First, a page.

Postscript from Syracuse vs. Duke

After back-to-back five-goal outputs in one-goal wins against Johns Hopkins and Villanova, Syracuse needed to remind the lacrosse community that, well, they're Syracuse.

The top-ranked Orange got that message across on Sunday night, scoring nine goals in the first half en route to a 13-11 victory over No. 4 Duke at the Konica Minolta Big City Classic at The New Meadowlands Stadium in East Rutherford, N.J.


Syracuse (8-0) scored the game's first four goals and eight of the first nine to put the Blue Devils in a deep hole. Although Duke responded and nearly caught up at the end of the game, the explosion on offense was a welcomed sight for the Orange players.

"I think we were patient offensively," said senior attackman Stephen Keogh, who paced the team with three goals and one assist. "I think we worked for the better shot instead of taking the no-angle [shots] or the shots from 15 yards out. I think we played less selfish tonight, and it actually started this week in practice. Practice this week was probably the hardest I've seen this team work, and they were very focused right from Monday."


Syracuse sophomore A JoJo Marasco said the team never had any doubts about its ability to score.

"We had a lot of faith in ourselves," said Marasco, who chipped in two goals and two assists. "Those two weeks were pretty frustrating against teams that gave us their best games. But we worked real hard, like Steve said, in practice. Coach [John] Desko always gives us the opportunity to have a great offense, and it showed out there today. Just to break out is a great feeling, and we had a lot of help from the defense giving us the ball again."

Other notes:

*Nine different players scored those nine goals in the first half – a testament to the multitude of weapons the Orange boast. Desko said being multi-dimensional is key. "We like to be like that," he said. "It makes you harder to cover. If you play with the philosophy that one guy's going to get it done for you and you run into that one game where somebody stops him, then everything stops. So it's great that we share the ball like we do and everybody takes turns getting it done for us."

*Syracuse senior goalie John Galloway collected his 52nd career win, setting a new NCAA Division I record for goalkeepers. Galloway, however, chastised himself for surrendering some late goals and allowing the Blue Devils to gain a flicker of hope. And the record didn't sound very important to him. "Right now, it's win No. 8 for us. Right now, it's all about this season," Galloway said. "Maybe in years to come, we'll be able to kick back and look at that record as a team and cherish the moments we had here. But right now, we're focused on the next win, and that's Princeton. That's going to be the biggest game for us just like this game was this weekend."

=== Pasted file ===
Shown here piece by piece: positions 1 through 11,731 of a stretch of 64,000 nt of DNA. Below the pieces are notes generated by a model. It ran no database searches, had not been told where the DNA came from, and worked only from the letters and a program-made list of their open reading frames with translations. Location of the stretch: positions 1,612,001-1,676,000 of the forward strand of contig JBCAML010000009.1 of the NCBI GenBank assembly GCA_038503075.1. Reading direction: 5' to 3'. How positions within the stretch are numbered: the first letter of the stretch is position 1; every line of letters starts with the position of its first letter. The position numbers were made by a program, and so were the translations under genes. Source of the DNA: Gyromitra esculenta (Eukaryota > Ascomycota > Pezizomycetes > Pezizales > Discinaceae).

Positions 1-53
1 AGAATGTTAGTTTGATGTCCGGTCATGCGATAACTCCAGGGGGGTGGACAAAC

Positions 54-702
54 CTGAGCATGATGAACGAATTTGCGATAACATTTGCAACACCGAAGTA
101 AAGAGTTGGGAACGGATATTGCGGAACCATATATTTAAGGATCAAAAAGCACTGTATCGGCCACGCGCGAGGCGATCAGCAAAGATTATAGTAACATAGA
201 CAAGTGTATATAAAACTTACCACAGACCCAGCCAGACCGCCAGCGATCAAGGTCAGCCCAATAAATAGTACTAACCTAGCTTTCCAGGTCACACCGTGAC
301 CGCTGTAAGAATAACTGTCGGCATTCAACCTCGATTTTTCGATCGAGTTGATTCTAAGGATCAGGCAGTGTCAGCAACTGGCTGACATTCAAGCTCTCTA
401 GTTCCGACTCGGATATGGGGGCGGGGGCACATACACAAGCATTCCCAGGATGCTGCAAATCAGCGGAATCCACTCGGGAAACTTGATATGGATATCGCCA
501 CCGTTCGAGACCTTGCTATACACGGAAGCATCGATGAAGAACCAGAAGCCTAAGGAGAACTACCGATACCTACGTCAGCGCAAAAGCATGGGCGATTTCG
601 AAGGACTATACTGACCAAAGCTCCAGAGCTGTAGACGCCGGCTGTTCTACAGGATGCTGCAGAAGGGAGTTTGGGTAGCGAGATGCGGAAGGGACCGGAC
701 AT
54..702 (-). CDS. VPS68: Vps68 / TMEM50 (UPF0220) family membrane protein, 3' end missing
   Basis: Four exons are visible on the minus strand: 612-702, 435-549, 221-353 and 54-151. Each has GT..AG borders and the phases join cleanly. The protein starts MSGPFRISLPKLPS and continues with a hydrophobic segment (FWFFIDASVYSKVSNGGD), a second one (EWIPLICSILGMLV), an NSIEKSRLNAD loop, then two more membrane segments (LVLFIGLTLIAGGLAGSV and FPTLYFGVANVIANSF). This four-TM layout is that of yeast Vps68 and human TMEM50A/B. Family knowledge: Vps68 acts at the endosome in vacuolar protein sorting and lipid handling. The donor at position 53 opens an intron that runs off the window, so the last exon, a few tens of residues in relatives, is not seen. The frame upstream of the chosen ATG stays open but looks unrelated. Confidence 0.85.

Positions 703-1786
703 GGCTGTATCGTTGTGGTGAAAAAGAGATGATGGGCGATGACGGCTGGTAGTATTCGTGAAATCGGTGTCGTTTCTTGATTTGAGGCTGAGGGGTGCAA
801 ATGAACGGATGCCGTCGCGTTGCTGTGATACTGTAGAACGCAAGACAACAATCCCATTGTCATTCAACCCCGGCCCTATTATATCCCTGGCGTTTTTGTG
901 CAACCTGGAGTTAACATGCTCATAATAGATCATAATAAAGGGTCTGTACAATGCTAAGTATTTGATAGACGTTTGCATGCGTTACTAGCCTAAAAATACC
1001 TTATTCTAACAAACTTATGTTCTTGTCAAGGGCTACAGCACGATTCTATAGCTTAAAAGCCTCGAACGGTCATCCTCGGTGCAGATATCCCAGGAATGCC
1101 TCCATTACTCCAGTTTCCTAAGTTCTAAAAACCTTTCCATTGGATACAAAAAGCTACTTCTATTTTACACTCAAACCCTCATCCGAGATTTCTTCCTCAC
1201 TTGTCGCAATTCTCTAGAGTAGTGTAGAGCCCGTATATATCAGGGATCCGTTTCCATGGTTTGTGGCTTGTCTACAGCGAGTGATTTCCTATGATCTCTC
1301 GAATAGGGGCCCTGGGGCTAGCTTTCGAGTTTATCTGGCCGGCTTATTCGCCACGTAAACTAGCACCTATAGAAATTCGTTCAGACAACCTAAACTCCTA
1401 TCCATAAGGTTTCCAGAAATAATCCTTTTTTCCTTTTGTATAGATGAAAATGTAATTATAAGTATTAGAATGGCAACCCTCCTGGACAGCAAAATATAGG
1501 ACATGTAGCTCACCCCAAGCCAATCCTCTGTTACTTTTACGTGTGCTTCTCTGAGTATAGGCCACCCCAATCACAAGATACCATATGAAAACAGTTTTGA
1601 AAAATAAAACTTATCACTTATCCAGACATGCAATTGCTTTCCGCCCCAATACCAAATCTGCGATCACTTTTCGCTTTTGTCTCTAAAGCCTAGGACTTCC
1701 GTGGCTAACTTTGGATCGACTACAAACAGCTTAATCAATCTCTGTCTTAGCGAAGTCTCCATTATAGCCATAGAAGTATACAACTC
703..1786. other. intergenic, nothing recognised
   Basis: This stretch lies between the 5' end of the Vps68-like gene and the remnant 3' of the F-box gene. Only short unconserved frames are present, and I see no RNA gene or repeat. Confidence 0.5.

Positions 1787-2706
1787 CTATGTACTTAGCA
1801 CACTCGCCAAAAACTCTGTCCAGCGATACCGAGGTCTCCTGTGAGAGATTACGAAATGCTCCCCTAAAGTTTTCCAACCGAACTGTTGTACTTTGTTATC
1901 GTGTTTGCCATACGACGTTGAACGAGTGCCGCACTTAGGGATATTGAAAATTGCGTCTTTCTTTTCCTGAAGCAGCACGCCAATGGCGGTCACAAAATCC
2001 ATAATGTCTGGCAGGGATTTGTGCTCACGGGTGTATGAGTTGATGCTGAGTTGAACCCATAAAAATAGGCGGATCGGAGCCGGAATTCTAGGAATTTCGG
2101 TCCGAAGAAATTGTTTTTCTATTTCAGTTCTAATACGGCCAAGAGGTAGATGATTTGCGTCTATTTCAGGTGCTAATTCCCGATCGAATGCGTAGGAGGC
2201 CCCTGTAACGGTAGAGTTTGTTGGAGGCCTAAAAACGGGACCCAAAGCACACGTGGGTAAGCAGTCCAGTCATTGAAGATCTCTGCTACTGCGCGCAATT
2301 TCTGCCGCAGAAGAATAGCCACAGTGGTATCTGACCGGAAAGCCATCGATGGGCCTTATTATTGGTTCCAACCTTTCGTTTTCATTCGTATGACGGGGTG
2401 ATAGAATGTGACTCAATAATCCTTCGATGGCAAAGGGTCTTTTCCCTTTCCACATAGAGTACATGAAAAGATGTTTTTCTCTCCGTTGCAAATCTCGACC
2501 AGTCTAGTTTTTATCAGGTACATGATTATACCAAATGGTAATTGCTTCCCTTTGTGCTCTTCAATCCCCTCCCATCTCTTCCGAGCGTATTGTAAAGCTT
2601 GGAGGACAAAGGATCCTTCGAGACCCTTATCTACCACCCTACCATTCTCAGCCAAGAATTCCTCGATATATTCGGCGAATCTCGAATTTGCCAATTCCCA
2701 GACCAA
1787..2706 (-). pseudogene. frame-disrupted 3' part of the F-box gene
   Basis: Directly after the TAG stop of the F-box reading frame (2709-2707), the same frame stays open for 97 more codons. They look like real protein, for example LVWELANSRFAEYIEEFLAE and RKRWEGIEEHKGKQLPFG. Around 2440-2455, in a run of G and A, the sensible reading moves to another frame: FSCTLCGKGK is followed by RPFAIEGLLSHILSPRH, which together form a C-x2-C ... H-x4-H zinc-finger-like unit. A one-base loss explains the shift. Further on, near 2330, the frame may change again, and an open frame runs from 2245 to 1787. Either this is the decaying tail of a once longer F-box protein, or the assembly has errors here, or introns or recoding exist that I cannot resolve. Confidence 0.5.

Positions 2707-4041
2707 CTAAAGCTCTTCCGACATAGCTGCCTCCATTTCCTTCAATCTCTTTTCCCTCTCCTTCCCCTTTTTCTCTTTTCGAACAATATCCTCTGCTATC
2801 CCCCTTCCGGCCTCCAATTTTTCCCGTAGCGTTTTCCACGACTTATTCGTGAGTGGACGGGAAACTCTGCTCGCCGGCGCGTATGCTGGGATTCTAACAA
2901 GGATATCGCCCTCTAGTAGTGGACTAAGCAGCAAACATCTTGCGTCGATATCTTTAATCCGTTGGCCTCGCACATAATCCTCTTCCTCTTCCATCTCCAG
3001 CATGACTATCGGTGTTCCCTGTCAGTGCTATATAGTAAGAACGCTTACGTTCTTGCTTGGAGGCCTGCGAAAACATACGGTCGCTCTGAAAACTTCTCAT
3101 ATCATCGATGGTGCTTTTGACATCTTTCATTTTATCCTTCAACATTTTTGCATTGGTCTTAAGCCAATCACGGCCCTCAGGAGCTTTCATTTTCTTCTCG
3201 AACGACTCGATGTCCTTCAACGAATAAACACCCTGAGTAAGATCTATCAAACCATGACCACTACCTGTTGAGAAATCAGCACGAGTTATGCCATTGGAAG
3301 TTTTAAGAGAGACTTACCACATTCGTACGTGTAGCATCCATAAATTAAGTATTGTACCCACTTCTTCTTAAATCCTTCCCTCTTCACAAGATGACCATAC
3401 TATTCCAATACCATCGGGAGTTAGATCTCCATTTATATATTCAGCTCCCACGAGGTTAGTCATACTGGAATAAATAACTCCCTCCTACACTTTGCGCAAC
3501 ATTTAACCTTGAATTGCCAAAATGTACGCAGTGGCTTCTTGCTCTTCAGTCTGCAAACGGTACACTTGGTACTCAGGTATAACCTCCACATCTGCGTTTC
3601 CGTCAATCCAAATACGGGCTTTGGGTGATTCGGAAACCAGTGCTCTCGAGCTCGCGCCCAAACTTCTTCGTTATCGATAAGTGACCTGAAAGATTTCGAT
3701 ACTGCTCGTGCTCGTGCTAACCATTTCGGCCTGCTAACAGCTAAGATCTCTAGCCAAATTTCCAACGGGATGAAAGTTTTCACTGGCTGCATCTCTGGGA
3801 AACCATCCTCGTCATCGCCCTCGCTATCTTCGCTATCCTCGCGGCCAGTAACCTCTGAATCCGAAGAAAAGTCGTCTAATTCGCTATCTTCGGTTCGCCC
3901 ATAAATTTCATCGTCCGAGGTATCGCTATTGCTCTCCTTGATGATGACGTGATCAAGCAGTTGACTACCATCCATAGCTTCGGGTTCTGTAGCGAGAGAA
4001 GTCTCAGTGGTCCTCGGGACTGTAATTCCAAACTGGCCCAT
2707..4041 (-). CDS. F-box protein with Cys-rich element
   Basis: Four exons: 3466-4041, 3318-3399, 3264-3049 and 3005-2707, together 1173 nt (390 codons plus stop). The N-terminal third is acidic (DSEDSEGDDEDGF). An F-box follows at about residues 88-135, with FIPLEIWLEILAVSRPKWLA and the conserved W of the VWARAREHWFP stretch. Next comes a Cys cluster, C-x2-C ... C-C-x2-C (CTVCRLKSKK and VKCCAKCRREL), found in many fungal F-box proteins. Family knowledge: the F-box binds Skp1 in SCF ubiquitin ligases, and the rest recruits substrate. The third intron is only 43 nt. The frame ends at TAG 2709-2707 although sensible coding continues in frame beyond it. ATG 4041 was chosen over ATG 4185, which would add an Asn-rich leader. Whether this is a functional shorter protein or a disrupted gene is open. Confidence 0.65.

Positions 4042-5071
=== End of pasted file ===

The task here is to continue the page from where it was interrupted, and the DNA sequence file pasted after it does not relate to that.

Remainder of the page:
*It wasn't all rosy for the Orange, who lost senior defenseman John Lade to an ankle injury during the game. Desko did not have an update on Lade's status after the game. "I don't know," Desko said of the team's top defenseman. "I haven't talked to the trainer. I talked to him when he first got hurt. I think he should be fine, but we'll see. I think he just twisted his ankle."

*Faceoffs are also becoming an issue. With Sunday night's 7-of-27 performance, Syracuse has won just 16-of-54 draws in its last three games. The Orange used five different players on faceoffs with freshman Chris Daddio going 5-of-10. Senior Jeremy Thompson, the team's primary faceoff specialist, was 0-of-8. "I always think it's kind of a matchup issue, but we're disappointed there," Desko said. "I think a few that we did get out, we lost in ground ball situations. We've got to get better at that."

*Duke (8-3) may have had its seven-game winning streak come to an end, but coach John Danowski said he was buoyed by the team's comeback attempt in the second half during which the Blue Devils outscored Syracuse, 9-4. "We can take a lot of positives," he said. "One of the themes at halftime was, if you can admit that you're really scared and that you're scared of making a mistake, then we're going to be OK. But if you won't admit that, then we're not going to push forward, and we're not going to move on. I think that a lot of the guys, we didn't communicate well. We didn't do things that we had practiced during the week or things that we had done before. Partly Syracuse's effort and partly, I think it was a bit of stage fright. The first part, we can do nothing about – Syracuse – but the second part, hopefully, we can be a better team as a result of this."